Cloud computing is often touted as a technology approach that reduces complexity for the adopting organization. While SaaS download from easy to use online portals is virtually instantaneous, PaaS is designed to automate configuration and provisioning of development environments, while IaaS aims at scaling compute capacity up, down or out and on-demand based on established thresholds, without additional human intervention. In reality, though, decisions around the acquisition and management of cloud environments and alignment with business goals are anything but simple, involving as they do, a need to opt for on-premise private cloud, dedicated hosted cloud, or public cloud resources – or any combination of all of the above. According to Hussain, the first step is to understand what the business needs are: “cloud is a big word, but at the end of the day, businesses are trying to optimize their core and increase their agility.” Cost is one consideration in cloud adoption, but as Hussain explained, the user organization is also typically looking for services that enable the development of competitive products and services, while allowing focus on core business without large investments of time and resources in IT infrastructure.
To achieve the optimal mix that will support business goals, Hussain argued that organizations must first understand learn to appreciate “the value of hybrid IT and how things will move to cloud over time.” As companies begin to shift away from development on legacy systems running on large mainframe environments, and to gather compute and networking resources for hosting on scalable external cloud platforms, Hussain believes they need to understand what decisions and behaviours they need to change or make to ensure cloud transition is successful. In addition, they need to research what external services are available in the marketplace and how these would map to their individual business needs. Customer education is a critical, first exercise.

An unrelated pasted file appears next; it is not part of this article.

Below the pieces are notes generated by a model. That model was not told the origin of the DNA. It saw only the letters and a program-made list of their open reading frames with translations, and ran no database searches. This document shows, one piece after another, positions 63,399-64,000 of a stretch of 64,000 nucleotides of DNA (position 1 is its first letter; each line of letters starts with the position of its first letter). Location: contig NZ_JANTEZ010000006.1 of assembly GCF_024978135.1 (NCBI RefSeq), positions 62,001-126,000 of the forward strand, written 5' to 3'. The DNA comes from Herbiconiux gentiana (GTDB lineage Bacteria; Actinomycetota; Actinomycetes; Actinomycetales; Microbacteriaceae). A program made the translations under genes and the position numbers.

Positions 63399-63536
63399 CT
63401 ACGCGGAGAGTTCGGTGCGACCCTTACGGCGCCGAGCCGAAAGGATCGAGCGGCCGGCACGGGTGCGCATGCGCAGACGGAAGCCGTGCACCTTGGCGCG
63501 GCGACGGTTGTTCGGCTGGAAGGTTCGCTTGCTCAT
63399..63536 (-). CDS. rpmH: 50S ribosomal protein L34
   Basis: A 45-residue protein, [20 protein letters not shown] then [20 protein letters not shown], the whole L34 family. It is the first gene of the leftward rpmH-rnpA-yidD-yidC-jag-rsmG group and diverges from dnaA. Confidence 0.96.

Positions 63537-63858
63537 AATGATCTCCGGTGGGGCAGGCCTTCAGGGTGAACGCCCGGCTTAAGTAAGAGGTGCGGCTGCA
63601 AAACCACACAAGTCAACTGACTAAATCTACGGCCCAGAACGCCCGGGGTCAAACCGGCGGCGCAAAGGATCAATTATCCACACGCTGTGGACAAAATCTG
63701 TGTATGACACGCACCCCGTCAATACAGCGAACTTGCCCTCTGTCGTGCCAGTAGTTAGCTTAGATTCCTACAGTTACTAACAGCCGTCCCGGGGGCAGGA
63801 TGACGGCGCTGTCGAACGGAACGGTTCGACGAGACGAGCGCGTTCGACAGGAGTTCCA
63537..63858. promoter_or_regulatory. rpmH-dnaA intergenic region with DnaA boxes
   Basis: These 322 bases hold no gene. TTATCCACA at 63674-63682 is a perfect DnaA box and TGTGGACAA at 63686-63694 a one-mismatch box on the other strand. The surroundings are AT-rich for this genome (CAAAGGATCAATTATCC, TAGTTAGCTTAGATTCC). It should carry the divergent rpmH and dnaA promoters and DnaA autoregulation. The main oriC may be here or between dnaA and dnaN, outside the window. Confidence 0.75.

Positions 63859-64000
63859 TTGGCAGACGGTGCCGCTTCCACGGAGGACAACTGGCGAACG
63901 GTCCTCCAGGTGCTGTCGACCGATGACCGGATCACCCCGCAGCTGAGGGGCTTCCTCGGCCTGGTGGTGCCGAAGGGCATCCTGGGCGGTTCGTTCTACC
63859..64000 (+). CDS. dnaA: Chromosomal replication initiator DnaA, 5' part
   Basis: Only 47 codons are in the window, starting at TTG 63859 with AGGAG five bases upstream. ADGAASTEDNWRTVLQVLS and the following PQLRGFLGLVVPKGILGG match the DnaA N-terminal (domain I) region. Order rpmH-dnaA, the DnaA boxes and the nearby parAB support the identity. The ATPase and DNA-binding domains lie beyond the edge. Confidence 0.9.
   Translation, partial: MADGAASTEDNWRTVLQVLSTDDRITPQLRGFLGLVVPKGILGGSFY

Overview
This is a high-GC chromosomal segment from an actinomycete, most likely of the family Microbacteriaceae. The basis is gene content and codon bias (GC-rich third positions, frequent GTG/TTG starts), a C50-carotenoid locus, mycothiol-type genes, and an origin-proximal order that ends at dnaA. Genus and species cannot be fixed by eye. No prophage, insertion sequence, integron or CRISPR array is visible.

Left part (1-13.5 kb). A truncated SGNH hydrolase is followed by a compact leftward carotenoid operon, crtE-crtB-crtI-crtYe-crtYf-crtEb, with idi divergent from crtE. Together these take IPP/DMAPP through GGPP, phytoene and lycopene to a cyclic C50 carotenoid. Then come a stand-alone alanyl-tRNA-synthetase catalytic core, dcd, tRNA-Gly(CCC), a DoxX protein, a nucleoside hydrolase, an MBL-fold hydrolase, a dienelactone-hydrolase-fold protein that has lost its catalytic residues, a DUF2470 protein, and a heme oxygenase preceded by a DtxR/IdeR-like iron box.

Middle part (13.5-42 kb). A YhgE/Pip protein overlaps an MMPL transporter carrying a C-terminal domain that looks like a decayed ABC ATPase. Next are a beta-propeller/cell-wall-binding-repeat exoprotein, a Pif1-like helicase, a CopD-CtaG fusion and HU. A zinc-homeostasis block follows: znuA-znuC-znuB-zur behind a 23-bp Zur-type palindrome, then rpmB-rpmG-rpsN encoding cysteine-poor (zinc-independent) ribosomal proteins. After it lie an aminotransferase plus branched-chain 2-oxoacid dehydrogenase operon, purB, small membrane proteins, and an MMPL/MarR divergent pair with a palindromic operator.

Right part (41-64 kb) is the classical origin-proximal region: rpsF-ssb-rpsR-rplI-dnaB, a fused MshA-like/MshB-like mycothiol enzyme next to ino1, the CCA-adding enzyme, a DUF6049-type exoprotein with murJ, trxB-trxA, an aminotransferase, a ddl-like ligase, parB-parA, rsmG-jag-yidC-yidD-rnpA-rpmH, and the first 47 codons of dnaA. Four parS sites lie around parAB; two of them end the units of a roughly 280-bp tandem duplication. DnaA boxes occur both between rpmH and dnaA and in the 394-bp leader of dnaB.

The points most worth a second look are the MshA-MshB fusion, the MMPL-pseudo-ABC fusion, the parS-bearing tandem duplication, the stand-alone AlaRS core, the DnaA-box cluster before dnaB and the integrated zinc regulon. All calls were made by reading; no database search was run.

A next step is to identify which applications and workloads will work on cloud and which won’t. According to Hussain, “all types of workloads can live in the cloud, but the cloud has to adjust and customers have to understand what type of clouds they want for running the application.” At an operational level, this means workload evaluation is an important means to determining what cloud delivery model is most appropriate. High compute, high availability and low latency applications, for example, may be better suited to a dedicated, bare metal offering in public cloud since sharing in multi-tenant infrastructure can mean that convergence on a VM can take time.